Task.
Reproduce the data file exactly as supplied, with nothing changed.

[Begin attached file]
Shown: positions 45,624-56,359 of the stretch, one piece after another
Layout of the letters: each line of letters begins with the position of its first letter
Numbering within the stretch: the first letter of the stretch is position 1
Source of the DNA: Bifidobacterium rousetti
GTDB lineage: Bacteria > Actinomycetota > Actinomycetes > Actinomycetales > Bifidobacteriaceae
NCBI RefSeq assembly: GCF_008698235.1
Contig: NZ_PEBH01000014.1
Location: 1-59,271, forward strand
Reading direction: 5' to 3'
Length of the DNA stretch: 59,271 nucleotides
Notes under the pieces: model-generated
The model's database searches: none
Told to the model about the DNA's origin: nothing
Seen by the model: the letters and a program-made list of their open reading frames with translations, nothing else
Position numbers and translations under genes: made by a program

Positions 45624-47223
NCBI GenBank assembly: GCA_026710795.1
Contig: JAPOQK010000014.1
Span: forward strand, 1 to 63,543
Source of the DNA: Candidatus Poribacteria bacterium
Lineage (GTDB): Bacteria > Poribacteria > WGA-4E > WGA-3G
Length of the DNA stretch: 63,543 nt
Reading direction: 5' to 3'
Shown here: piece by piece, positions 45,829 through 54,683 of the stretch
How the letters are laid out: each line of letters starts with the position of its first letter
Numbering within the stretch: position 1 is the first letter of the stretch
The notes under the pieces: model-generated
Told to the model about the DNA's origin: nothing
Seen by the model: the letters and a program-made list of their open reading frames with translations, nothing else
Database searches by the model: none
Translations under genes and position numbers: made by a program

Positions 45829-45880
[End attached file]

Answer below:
Shown: positions 45,624-56,359 of the stretch, one piece after another
Layout of the letters: each line of letters begins with the position of its first letter
Numbering within the stretch: the first letter of the stretch is position 1
Source of the DNA: Bifidobacterium rousetti
GTDB lineage: Bacteria > Actinomycetota > Actinomycetes > Actinomycetales > Bifidobacteriaceae
NCBI RefSeq assembly: GCF_008698235.1
Contig: NZ_PEBH01000014.1
Location: 1-59,271, forward strand
Reading direction: 5' to 3'
Length of the DNA stretch: 59,271 nucleotides
Notes under the pieces: model-generated
The model's database searches: none
Told to the model about the DNA's origin: nothing
Seen by the model: the letters and a program-made list of their open reading frames with translations, nothing else
Position numbers and translations under genes: made by a program

Positions 45624-47223
NCBI GenBank assembly: GCA_026710795.1
Contig: JAPOQK010000014.1
Span: forward strand, 1 to 63,543
Source of the DNA: Candidatus Poribacteria bacterium
Lineage (GTDB): Bacteria > Poribacteria > WGA-4E > WGA-3G
Length of the DNA stretch: 63,543 nt
Reading direction: 5' to 3'
Shown here: piece by piece, positions 45,829 through 54,683 of the stretch
How the letters are laid out: each line of letters starts with the position of its first letter
Numbering within the stretch: position 1 is the first letter of the stretch
The notes under the pieces: model-generated
Told to the model about the DNA's origin: nothing
Seen by the model: the letters and a program-made list of their open reading frames with translations, nothing else
Database searches by the model: none
Translations under genes and position numbers: made by a program

Positions 45829-45880